Art critic Tabish Khan brings you ‘The Top 7 Art Exhibitions to see in London’ this week. Each one comes with a concise review to help you decide whether it’s for you. Catch them quick as they all end soon:
Columbia Threadneedle Prize @ Mall Galleries
It’s a very strong year for this figurative art prize. Favourites include Emily Allchurch’s detailed digital dystopian tower of Babel and Gil Rocca’s atmospheric misty paintings. Plus a worthy winner in Ana Schmidt’s abandoned urban scene beautifully reflected in the water. Until 17 February.
Pablo Bronstein: Conservatism @ RIBA
Artist Pablo Bronstein has created 50 drawings in a Georgian style to complement the archival drawings held by the Royal Institute of British Architects. The exhibition design also gets in on the act with the striped wallpaper and architecture keeping with the Georgian theme so we get a central atrium that splinters off into different rooms, as if we’re genuinely inside a home. Until 11 February.
Gillian Hyland @ After Nyne Gallery
Staged atmospheric photographs of domestic scenes are filled with mystery, with a narrative that’s left for the viewer to unravel. They’re like a contemporary version of an Edward Hopper painting and a great debut exhibition for this new Shoreditch space. Until 8 February (appointment only).
Cacotopia @ Annka Kultys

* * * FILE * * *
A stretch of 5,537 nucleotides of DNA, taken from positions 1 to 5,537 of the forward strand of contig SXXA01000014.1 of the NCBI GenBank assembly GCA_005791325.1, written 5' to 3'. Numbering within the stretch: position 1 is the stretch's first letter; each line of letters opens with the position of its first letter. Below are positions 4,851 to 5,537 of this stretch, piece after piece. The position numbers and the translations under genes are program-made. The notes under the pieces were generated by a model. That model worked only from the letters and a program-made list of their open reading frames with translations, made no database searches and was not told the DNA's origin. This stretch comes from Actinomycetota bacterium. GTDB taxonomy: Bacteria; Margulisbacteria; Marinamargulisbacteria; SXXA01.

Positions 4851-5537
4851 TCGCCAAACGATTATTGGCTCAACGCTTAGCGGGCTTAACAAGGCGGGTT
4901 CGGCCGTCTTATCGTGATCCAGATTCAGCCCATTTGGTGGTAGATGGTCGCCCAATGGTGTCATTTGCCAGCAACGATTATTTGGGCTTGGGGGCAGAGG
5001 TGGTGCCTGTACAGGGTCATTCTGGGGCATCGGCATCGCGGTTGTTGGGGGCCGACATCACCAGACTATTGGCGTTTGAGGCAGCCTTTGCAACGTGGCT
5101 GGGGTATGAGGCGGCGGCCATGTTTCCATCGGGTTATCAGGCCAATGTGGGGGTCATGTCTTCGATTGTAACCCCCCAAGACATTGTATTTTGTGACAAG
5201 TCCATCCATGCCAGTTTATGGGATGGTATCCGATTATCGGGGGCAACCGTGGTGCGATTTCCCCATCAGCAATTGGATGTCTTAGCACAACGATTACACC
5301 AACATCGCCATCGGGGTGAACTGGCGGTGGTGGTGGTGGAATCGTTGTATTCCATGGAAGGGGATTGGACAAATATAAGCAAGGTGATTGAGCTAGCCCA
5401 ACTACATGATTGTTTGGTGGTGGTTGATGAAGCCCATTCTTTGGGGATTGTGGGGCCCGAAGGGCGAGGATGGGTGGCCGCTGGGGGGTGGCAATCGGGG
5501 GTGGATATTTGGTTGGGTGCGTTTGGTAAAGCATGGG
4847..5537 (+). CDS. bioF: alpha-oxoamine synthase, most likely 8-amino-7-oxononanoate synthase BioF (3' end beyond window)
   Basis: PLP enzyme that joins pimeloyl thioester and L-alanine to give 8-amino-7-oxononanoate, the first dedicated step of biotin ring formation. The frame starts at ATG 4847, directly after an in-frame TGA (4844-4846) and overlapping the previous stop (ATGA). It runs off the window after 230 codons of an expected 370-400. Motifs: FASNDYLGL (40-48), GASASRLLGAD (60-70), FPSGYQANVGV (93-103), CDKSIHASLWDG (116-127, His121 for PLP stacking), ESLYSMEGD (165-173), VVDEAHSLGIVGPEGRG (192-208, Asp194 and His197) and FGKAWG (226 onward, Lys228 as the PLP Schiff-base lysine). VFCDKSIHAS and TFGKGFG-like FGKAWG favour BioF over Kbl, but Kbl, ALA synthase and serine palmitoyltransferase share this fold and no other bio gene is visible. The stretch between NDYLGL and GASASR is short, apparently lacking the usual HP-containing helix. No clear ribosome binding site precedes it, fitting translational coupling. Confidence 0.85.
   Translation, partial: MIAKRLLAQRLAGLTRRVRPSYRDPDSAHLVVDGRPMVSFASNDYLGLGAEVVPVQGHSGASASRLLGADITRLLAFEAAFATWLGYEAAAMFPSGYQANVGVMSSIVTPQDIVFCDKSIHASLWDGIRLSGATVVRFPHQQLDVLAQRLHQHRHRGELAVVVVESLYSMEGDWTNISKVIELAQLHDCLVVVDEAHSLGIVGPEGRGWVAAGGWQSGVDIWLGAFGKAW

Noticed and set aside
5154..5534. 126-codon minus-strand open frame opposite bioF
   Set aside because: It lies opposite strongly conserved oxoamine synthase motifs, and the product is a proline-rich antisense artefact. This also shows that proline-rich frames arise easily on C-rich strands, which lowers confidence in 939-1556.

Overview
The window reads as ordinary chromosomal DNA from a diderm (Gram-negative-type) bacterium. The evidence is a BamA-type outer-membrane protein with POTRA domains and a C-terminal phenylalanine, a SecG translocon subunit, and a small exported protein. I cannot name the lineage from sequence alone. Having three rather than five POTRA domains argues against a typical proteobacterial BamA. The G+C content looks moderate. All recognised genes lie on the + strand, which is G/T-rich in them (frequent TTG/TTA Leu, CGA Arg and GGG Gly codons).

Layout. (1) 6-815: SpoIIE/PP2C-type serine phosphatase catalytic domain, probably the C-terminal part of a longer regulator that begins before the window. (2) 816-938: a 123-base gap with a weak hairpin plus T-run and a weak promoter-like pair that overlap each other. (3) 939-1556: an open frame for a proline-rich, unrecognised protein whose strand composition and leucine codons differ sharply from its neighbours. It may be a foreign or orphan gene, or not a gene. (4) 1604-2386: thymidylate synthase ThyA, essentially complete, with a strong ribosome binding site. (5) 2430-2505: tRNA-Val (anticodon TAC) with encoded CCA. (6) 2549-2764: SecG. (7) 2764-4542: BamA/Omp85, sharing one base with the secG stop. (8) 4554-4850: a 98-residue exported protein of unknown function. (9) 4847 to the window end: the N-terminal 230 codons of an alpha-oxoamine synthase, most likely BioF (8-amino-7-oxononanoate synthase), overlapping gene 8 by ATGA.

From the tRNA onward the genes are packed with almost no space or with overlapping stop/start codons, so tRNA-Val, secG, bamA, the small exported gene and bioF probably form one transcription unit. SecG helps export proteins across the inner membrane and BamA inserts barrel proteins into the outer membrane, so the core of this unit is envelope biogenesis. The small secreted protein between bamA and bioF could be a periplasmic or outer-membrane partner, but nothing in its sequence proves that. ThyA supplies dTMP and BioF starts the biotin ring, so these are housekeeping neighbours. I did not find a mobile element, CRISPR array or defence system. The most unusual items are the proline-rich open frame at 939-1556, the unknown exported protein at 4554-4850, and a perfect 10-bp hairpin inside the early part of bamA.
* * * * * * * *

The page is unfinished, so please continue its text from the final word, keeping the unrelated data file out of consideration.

This impressive and labour intensive exhibition returns with a new artist every week during the six week run. My visit coincided with Hugo Servanin’s classical sculptures that allow water to seep into them and this distorts their shape over time. But the beauty of the show is visitors will have a different experience to mine. Until 10 February.
Catherine Story: Shadow @ Peer
A giant cut-out of a skyline visible from outside the gallery invites us into the artist’s world, and the window space means the outdoor lighting affects the mood of the piece. Step inside and wander round to break the illusion as the gallery wall scythes the piece in half. Until 10 February.
Gerald Scarfe: Stage and Screen @ House of Illustration
Illustrator Scarfe is known for his political cartoons but this show looks at his production design for film, stage and music videos. Everything from a snarling Cerberus to marching hammers for Pink Floyd. It’s full of colourful outfits, drawings and videos in this immersive exhibition. Until 10 February.
Angelika Spranger @ St. George’s Hospital, Lanesborough Wing
Hospitals is not where I go looking for art but the perfect fit are these meditative and reflective photographs all around the central theme of water. A video projection on fabric is at the centre and really anchors the small display together. Until 15 February.
All images copyright artist and courtesy gallery. Threadneedle image copyright Juliette Losq & Bronstein image copyright Francis Ware.